Pound cake with brandy soaked raisins for a low-key Christmas
Truth be told, I'm rather exhausted. I've done so much travelling lately, and there's more to come in January as I go on a mini-book tour. The proposed changes to our house were finally approved by Service Départemental de l'Architecture et du Patrimoine and other powers that decide how a village with roots in the Roman and Medieval periods should look, so we now have to start the process of deciding on fixtures and finishes and anxiously going through our finances to see how much work we can actually get done.
Given all of that, we've decided not to do a whole lot for Christmas this year. We won't have a big Christmas dinner or anything, just a low-key celebration at home.
Part of our low-key Christmas will be this simple yet delicious, buttery pound cake. I didn't have time to make a Christmas pudding weeks in advance (though I made one for my mom to enjoy back in Yokohama, back in mid-November.) It's really easy to put together, and the brandy or Calvados soaked raisins add just enough holiday cheer. It's also a cake that tastes better after a day or so, so I can get it done in advance and not worry about dessert.
Pound cake is called quatre-quarts, which means 'four quarters', in France, because it has 4 ingredients in 4 equal amounts. It's popular in Brittany, home of delicious butter and salt. (Did I meantion that we almost decided to settle down in Brittany last year? The butter and salt had a lot to do with that.) This pound cake has quite a lot of added salt, which makes the flavor of the butter really come to life. Note that I used unsalted butter and add salt, rather than using pre-salted butter. This gives me the control over how much salt goes in. I've used enough so that you can taste the salt, as you can in all Brittany pastries, but not so much that it's overwhelming.
Using Calvados to soak the raisins keeps it northern French in feel, but any good brandy will do, or even rum if that's what you have on hand.
Recipe: Pound cake with brandy soaked raisins
This can be baked in a square (such as an 8 x 8 brownie pan), rectangular or round cake pan. It's not at all fussy in that respect.
The 4 base ingredients in the cake should be equal in weight. For the best results, I highly recommend using a scale, although I have given cup amounts too. But before you weigh out the ingredients, please read through the instructions.
The amount of raisins is not that critical - you can leave them out if you prefer a plain cake.
- 150g / 5 1/2 oz (about 1 US cup) raisins
Enough brandy or Calvados to cover the raisins, about a cup
5 'large' eggs, approximately 250g / 8.8 oz (1 1/4 cups)
- 250g / 8.8 oz unsalted butter (1 cup plus 2 tablespoons) or the same amount in weight as the eggs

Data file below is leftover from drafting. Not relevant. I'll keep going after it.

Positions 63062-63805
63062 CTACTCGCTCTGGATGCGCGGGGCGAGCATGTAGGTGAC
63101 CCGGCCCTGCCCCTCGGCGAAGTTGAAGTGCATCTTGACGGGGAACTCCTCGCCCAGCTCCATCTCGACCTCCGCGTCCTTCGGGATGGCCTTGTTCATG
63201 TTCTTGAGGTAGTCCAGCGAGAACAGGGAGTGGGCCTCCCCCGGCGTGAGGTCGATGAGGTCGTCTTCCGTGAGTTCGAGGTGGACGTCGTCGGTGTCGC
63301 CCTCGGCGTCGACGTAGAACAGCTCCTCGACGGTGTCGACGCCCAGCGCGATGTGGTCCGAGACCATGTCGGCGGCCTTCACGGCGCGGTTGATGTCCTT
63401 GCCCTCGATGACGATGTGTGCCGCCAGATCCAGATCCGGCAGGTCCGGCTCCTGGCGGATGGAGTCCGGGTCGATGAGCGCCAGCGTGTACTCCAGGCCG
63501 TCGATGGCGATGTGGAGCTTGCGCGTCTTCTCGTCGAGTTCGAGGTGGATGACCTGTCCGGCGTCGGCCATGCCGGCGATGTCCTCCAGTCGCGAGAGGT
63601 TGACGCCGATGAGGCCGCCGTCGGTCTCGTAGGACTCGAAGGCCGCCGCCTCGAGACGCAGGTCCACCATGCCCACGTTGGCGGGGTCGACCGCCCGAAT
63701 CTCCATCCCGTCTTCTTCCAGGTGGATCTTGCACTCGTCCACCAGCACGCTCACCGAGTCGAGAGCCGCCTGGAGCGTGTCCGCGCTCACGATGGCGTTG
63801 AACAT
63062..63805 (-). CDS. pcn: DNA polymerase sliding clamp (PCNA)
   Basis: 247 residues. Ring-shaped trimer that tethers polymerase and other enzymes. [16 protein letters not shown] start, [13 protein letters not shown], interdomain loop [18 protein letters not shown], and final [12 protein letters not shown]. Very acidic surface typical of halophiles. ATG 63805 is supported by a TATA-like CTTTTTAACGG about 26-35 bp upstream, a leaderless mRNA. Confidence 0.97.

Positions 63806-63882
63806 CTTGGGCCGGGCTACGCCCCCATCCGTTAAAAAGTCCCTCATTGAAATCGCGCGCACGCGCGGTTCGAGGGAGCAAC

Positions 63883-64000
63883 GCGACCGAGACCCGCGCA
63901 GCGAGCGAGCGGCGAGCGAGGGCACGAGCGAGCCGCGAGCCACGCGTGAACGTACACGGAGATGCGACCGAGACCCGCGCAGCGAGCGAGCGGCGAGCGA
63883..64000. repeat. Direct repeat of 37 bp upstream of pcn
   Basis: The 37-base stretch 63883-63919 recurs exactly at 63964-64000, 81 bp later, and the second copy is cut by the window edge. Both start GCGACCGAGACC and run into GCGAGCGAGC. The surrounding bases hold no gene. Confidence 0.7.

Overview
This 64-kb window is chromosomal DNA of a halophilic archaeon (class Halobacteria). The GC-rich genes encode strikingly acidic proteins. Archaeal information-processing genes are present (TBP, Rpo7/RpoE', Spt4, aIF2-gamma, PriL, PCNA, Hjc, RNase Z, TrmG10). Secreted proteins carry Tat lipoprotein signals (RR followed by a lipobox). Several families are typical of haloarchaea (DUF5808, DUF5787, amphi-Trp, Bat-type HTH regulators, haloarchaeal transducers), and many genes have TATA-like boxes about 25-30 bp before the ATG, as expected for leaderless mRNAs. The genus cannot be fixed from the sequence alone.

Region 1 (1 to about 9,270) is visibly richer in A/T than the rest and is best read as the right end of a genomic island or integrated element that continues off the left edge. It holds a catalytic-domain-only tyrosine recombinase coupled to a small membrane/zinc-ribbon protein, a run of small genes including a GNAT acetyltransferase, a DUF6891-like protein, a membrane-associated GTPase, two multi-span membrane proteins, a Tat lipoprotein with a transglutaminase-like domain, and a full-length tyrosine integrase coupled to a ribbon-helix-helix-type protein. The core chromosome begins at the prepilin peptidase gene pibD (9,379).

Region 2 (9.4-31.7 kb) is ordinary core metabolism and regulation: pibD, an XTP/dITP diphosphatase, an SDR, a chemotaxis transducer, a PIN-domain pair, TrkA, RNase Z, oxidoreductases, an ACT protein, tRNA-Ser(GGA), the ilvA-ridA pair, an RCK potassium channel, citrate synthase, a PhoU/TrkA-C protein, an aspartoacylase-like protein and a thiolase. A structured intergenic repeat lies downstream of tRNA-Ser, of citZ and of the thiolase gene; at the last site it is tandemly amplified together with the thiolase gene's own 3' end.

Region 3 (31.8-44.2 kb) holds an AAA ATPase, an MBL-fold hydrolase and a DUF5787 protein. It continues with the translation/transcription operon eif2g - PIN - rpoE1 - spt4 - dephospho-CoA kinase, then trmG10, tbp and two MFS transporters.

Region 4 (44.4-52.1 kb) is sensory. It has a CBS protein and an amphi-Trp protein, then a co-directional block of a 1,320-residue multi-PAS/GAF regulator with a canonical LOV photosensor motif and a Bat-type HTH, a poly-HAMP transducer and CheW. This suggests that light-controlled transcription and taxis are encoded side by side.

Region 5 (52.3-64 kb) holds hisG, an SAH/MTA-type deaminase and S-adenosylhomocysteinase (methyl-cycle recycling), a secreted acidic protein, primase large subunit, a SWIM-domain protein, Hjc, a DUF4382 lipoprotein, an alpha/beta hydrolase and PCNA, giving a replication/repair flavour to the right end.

- 250g / 8.8 oz granulated sugar (1 cup plus 3 tablespoons) or the same amount in weight as the eggs
- 250g / 8.8 oz cake flour or all-purpose flour (2 cups) or the same amount in weight as the eggs
- 2 tsp. sea salt
1 tsp. baking powder
extra butter and flour for the pan, unless you're using a non-stick pan
Equipment needed: An oven, 3 bowls (one for the eggs, one for the flour and dry ingredients, and the largest one for mixing everything), a flour sifter (optional), a wooden spoon, a spatula, a whisk of mixer or food processor.
At least a day before you plan to bake the cake, put the raisins in a glass or ceramic container and cover with brandy or Calvados. Cover and leave to soak for several hours. You can soak more raisins if you wish, and store them in the refrigerator for later use.
To bake the cake: drain off the liquor from the raisins. (Keep the liquor in a jar for flavoring other cakes and such.) If you're not using a non-stick pan, coat the inside of your pan with butter then lightly flour it, to prevent the cake from sticking.
Break the eggs and weigh them. 5 'large' eggs should come out to about 250 grams, but whatever the weight is, that is how much in weight of the sugar, butter and flour you will need. So, once you've weighed the eggs, weigh out the same amount of butter, sugar and flour.
Sift the flour, salt and baking powder together. (You can skip this step and just mix them together, but sifting does make the cake a bit lighter.)
Soften the butter - putting in the microwave for a minute does the trick.
Pre-heat the oven to 180°c / 350°F around this point.
In a large bowl, beat the butter and sugar together with a wooden spoon or a sturdy whisk until the mixture is white and fluffy.
Beat the eggs up and add them to the sugar-butter mix a little at a time, beating well between additions. (Using a mixer or food processor makes the mixing part go a lot faster.)
Add the flour mix a little at a time, incorporating it with a spatula. If you're using a mixer or food processor, make sure you don't over-mix after adding the flour or the cake will get a bit heavy.
Add the raisins and mix them in with the spatula.
Put the batter into the prepared pan, and put into the preheated oven. Bake for about an hour; start testing for doneness at around 50 minutes in, by poking the center with a skewer or chopstick or knife. If it comes out clean, the cake is done. If not leave in for a few more minutes and test again.
Take out of the oven and let cool before taking it out of the pan. This is how my most recent one looked. The top has cracked, but no matter.
The cake tastes great when fresh out of the oven, but is even better the next day. It continues tasting good for a few more days.
You can serve it sliced, or cut into dainty cubes. For an adult dessert, put a slice or cubes on a plate, and spoon over a bit of the liquor you used to soak the raisins. Top with softly whipped cream that's been flavored with more of the liquor and a bit of sugar.